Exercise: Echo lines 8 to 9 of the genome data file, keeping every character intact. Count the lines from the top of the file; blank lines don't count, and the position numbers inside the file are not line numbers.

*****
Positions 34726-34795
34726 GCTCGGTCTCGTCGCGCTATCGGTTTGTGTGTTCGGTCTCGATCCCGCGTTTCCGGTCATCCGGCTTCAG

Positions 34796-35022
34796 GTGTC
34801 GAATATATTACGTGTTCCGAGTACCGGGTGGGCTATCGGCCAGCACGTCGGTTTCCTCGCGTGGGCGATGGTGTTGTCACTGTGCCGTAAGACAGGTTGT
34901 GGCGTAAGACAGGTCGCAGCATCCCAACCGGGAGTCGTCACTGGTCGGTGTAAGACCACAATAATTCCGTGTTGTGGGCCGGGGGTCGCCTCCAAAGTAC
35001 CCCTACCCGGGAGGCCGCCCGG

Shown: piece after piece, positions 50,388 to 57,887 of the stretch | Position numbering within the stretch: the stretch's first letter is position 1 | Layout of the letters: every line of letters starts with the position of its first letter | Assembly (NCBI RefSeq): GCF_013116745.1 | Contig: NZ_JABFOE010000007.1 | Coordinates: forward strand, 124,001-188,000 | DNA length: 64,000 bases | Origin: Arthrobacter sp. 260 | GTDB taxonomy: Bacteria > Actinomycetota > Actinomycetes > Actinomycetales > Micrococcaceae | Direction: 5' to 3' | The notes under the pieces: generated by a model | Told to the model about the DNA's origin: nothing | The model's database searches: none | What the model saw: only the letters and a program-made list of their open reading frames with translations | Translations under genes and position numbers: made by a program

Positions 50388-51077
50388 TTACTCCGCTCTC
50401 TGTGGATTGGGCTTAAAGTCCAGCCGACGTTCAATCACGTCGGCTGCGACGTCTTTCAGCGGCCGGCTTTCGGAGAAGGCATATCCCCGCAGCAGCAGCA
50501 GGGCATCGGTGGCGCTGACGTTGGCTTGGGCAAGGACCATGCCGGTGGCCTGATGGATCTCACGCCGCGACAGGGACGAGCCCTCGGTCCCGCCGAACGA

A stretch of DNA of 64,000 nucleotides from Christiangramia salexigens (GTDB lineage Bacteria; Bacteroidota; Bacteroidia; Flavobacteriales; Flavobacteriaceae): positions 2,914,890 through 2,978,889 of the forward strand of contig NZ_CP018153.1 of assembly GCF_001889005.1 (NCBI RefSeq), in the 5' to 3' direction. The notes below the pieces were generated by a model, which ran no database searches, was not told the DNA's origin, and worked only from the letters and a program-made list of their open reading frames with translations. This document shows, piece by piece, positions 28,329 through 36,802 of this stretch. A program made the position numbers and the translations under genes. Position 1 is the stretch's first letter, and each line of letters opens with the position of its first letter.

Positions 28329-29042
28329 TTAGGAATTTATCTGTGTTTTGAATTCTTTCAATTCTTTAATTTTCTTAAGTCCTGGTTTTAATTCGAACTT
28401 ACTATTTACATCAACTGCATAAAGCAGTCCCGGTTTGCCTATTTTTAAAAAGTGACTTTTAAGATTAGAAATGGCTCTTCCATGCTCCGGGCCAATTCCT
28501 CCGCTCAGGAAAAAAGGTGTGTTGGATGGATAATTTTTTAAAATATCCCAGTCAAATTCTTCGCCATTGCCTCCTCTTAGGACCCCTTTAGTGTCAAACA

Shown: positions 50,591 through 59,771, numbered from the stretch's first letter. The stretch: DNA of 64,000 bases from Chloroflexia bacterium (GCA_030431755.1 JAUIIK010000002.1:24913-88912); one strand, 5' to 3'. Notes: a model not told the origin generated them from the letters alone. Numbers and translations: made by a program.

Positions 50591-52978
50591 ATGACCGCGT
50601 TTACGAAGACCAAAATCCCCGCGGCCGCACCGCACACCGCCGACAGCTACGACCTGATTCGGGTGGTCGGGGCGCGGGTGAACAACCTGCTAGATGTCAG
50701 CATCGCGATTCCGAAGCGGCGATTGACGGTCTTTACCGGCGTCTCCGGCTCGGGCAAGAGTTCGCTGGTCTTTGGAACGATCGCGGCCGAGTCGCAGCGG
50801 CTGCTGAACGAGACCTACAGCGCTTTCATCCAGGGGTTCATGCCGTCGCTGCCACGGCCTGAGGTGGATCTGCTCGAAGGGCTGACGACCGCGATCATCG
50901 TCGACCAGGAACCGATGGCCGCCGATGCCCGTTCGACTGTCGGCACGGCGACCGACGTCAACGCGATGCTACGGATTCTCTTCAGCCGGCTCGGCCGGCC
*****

Shown: piece after piece, positions 50,388 to 57,887 of the stretch | Position numbering within the stretch: the stretch's first letter is position 1 | Layout of the letters: every line of letters starts with the position of its first letter | Assembly (NCBI RefSeq): GCF_013116745.1 | Contig: NZ_JABFOE010000007.1 | Coordinates: forward strand, 124,001-188,000 | DNA length: 64,000 bases | Origin: Arthrobacter sp. 260 | GTDB taxonomy: Bacteria > Actinomycetota > Actinomycetes > Actinomycetales > Micrococcaceae | Direction: 5' to 3' | The notes under the pieces: generated by a model | Told to the model about the DNA's origin: nothing | The model's database searches: none | What the model saw: only the letters and a program-made list of their open reading frames with translations | Translations under genes and position numbers: made by a program

Positions 50388-51077